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Searching for unicorns: Managing expectations to find cybersecurity talent

News Analysis
Sep 29, 20174 mins
CareersIT LeadershipIT Skills

Finding the cybersecurity leaders of tomorrow means being realistic about job descriptions and providing training and mentoring for non-traditional tech people.

Attrition is up, and cyber attacks are on the rise. With continued burnout and a growing skills gap in an industry where mentorship is a lost art, how can enterprises prepare for resiliency?

Feeding the pipeline to fill the jobs of today and tomorrow means IT leaders must change their hiring biases, broaden their gaze, and offer a workplace that appeals to millennials — because they are the future of cybersecurity.

Tomorrow’s leaders will be fluent in languages other than technology. Leadership doesn’t come from the top down, but it does require the soft skills of communicating with people in order to bridge the gap between technology and business, said David Shearer, CEO of (ISC)2.

The cybersecurity skills gap is growing

With 1.8 million jobs to fill by 2022, the theme of this year’s Security Congress conference was how to tap into the talent that is all around us to build the leaders of tomorrow. In his welcoming speech, Shearer told the crowd, “You are the leaders of tomorrow.”

To attract talent who have the diverse skill sets needed to move the cybersecurity industry forward, IT leaders need to retrain their brains. Filling the skills gap is about more than translating the language of technology into business speak. It’s about including everyone in the conversation and realizing the potential to influence and inspire those around you.

Enterprises can start by replacing “booth babes” with students interested in IT and security through #brainbabes, a thought leadership platform founded by Deidre Diamond, founder of CyberSN — a cybersecurity staffing agency.

Rebrand corporate culture and image

Take an honest look at your corporate culture, and identify what needs to change in order to build a welcoming, inclusive, transparent and supportive workplace where people are rewarded on merit and inspired to be creative and innovative in their thinking.

The cybersecurity industry is more than a kid in hoodie on a laptop, and it’s the duty of today’s leaders to rebrand the cyber image, said Diamond.

While job seekers can find mentors and self-promote themselves by networking and attending industry events, the industry also has to be more realistic when it comes to their job postings for entry-level positions.

Stop looking for unicorns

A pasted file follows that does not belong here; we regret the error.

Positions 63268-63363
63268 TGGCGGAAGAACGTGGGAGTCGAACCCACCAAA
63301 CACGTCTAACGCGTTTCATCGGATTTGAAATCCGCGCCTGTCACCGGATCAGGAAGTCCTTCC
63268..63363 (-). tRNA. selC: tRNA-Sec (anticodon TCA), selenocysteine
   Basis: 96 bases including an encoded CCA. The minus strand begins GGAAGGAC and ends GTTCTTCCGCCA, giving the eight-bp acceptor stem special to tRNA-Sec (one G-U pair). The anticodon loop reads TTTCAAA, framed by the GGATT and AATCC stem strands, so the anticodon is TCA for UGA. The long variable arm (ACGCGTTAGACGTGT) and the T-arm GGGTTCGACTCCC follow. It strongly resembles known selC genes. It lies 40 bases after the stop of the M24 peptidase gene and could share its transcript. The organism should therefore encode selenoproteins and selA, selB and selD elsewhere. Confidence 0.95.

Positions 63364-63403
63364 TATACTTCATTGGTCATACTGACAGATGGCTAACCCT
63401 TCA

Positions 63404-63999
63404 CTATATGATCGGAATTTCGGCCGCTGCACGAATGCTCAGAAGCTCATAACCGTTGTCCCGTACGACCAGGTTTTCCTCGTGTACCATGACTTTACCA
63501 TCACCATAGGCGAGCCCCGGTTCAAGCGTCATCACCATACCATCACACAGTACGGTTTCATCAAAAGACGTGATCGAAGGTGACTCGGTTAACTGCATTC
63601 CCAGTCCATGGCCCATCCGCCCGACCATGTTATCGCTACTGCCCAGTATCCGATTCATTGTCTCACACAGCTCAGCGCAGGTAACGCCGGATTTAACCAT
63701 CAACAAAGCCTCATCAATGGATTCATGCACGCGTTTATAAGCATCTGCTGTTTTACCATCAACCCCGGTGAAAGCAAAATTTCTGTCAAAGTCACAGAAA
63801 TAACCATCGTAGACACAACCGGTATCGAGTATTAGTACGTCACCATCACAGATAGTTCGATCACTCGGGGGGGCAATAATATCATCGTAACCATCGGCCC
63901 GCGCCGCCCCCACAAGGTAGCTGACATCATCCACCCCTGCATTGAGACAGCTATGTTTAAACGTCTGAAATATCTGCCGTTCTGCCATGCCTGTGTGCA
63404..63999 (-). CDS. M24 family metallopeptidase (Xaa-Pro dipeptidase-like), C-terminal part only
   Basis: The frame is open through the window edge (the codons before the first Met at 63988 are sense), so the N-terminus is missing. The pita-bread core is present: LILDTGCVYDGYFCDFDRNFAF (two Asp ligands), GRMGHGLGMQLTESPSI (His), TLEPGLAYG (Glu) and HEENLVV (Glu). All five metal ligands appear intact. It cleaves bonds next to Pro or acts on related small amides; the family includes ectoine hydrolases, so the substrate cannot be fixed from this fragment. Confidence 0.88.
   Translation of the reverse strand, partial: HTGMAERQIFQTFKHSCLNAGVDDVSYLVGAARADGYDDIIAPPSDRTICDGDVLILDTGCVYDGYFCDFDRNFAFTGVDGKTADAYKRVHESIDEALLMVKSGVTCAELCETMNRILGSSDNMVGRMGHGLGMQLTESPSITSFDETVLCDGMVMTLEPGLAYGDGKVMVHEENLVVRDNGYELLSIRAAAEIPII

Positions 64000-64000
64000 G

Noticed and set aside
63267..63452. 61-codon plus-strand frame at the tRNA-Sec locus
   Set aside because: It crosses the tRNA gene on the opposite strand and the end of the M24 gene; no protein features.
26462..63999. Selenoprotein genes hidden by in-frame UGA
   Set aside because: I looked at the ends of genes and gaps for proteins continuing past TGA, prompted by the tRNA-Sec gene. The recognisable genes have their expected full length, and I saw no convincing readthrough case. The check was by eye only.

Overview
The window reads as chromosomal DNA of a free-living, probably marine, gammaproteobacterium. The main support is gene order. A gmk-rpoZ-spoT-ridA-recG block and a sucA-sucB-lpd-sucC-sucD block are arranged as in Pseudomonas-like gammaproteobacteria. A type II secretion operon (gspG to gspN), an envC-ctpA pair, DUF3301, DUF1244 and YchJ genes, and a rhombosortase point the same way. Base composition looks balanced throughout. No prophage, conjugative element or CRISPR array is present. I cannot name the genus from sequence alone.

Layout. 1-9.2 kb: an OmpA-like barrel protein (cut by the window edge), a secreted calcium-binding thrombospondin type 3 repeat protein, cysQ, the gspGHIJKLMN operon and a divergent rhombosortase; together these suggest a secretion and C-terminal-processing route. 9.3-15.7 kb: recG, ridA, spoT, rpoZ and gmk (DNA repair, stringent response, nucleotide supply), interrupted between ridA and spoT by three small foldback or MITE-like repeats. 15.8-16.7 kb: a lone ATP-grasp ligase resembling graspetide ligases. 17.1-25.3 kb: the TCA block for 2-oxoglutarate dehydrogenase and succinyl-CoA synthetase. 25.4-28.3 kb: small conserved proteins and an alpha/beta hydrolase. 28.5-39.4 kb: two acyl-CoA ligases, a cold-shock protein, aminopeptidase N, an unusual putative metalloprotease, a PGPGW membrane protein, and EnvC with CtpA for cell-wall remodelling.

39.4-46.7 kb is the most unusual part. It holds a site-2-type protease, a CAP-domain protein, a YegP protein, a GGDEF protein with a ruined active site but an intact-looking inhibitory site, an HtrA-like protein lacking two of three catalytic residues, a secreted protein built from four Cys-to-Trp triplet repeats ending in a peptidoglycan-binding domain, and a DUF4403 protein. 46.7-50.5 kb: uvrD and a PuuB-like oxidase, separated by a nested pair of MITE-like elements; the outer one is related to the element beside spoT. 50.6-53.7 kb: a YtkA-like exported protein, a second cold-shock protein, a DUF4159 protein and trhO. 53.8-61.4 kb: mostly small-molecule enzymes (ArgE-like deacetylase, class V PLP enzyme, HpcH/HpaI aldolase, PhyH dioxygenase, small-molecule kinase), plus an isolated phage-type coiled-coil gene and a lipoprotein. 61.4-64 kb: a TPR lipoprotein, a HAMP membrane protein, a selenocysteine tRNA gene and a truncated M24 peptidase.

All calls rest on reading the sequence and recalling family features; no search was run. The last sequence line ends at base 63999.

Where so much of the process is broken, industry leaders need to bridge more than language gaps. They need to manage their expectations and break down the silos, said Wesley Simpson, COO of (ISC)2.

Breaking down silos means embracing diversity. When most people in secuirty come from an IT background, Simpson said, you start to get a lot of people who look the same and have the same experience.

“Millennials are the most diverse generation of our time, but the millennials also represent a very small portion of the cyber workforce. When all the baby boomers retire, that shortage will be filled by millennials,” he said.

Recognizing that not everyone is going to have the required five years of experience that companies are looking for, hiring managers need to start pulling from non-traditional sources.

Limiting the search to a computer science major with these credentials, certifications, and years of experience is a losing strategy.

Give people in other departments a chance

Talent is sometimes hidden right in front of you, and when you start to look within your own organization — beyond the IT and security departments — you will find individuals who are ready for a change.

“They are known quantities that know your business and know the products. Give them a chance by investing in them. We need all those skill sets — from human resources to marketing,” Simpson said.

And don’t be afraid to look at the arts. The irony of this — my final post for CSO Online — being about finding a job in cybersecurity is not lost on me.

Having an arts background has given me the ability to find the story inside the technology. Though I’m deeply saddened that I’ll no longer be telling those stories here on the Security Newb blog, I am excited about the future opportunities available to me in this industry. 


Kacy Zurkus is a freelance writer for CSO and has contributed to several other publications including The Parallax, and K12 Tech Decisions. She covers a variety of security and risk topics as well as technology in education, privacy and dating. She has also self-published a memoir, Finding My Way Home: A Memoir about Life, Love, and Family under the pseudonym "C.K. O'Neil."

Zurkus has nearly 20 years experience as a high school teacher on English and holds an MFA in Creative Writing from Lesley University (2011). She earned a Master's in Education from University of Massachusetts (1999) and a BA in English from Regis College (1996). Recently, The University of Southern California invited Zurkus to give a guest lecture on social engineering.

The opinions expressed in this blog are those of Kacy Zurkus and do not necessarily represent those of IDG Communications, Inc., its parent, subsidiary or affiliated companies.

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